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USA, 2008, 90 Minute Running Time
Genre/Subjects: African-American, Documentary, Drama, Music, Political
Programs: Films in Competition, Documentary FilmsLanguage: English English Subtitles
DIRECTOR: C. Karim Chrobog
Producer: C. Karim Chrobog, Afshin Molavi, (executive) Dal LaMagna, Rick Boden, Jeff Weingarten, Roshanak AmelEditor: Nels BangerterScreenwriter: C. Karim ChrobogCinematographer: S. J. StaniskiPrincipal Cast: Emmanuel Jal
In 1983, civil war erupted in Sudan. Ten thousand child soldiers were recruited to fight. One of them was Emmanuel Jal, who “left home at age seven to carry an AK-47.” With War Child, first-time director C. Karim Chrobog pays tribute to Emmanuel and all the child soldiers of Africa.
Serving as his own narrator, Emmanuel—now an international hip-hop star—tells his mind-boggling story of survival through his music (accompanied by both archival and present-day footage). After their village was attacked, Emmanuel’s father sent him from Sudan to Ethiopia on an overloaded boat that capsized and killed more than 300 people, mostly children. Emmanuel ended up in a refugee camp, where he became a spokesperson for other abandoned children. When the Sudanese People’s Liberation Army came in search of recruits, everyone joined. Having witnessed murder, arson, and rape in their villages, these youngsters sought revenge. Emmanuel himself fought in four brutal battles to avenge his mother’s death. When he and others finally escaped from the army, they had to trek over 1,000 miles without food or shelter. Emmanuel relives his near-starvation as well as the cannibalistic and suicidal urges he felt when a friend died by his side. Emma McCune—a woman he calls “an angel in my life”—rescued him, smuggling him into Kenya, where he began his musical career in a local choir. After she died in a car crash, he moved to the slums of Nairobi and started to “put my fight into the music”—which now tops the charts in Kenya and can also be heard everywhere from the BBC to the Leonardo DiCaprio vehicle Blood Diamond.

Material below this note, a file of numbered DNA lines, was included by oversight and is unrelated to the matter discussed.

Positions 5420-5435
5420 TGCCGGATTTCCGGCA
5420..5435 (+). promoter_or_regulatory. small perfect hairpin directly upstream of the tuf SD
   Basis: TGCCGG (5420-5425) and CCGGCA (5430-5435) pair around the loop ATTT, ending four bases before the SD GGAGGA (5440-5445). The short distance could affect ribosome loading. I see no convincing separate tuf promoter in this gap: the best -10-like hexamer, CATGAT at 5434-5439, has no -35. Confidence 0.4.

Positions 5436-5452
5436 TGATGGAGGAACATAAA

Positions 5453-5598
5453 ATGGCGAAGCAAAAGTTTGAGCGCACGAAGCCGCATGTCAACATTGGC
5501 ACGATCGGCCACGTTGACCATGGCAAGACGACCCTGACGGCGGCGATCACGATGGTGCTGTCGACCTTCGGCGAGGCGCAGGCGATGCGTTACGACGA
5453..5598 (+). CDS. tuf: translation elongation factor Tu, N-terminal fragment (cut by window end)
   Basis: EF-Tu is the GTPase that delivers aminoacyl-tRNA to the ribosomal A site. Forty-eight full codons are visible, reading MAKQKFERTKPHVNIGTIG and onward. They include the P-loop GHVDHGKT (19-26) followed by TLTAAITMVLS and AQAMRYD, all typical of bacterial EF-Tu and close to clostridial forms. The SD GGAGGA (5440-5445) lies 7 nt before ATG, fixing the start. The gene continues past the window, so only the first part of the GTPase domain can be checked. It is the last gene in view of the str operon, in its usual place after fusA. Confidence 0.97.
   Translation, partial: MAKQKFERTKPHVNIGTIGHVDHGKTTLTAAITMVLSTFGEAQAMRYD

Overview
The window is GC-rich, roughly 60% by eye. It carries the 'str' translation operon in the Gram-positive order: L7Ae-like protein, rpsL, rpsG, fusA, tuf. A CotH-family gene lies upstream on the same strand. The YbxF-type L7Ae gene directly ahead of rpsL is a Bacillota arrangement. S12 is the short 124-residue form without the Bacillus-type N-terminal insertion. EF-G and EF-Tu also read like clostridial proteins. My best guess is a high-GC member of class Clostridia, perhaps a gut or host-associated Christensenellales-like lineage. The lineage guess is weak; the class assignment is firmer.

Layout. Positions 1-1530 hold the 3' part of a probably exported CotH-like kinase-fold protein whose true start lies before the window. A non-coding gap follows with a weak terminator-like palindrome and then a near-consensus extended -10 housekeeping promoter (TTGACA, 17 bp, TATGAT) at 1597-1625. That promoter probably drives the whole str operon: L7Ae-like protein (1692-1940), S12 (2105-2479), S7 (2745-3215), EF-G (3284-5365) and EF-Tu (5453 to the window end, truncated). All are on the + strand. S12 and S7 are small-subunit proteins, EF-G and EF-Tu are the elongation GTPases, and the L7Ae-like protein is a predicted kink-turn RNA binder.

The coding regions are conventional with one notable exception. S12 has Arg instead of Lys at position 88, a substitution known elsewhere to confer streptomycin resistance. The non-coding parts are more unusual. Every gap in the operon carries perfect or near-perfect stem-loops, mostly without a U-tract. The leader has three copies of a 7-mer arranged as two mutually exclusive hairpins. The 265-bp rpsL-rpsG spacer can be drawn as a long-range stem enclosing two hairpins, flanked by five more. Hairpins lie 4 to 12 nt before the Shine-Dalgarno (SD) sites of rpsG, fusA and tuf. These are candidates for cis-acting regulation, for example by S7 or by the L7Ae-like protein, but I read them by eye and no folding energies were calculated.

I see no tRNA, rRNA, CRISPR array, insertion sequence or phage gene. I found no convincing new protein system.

Chrobog shot more than half of War Child in Africa, capturing Emmanuel as he returns to his homeland to reunite with his family, open a foundation to build schools, and work for peace throughout the region.
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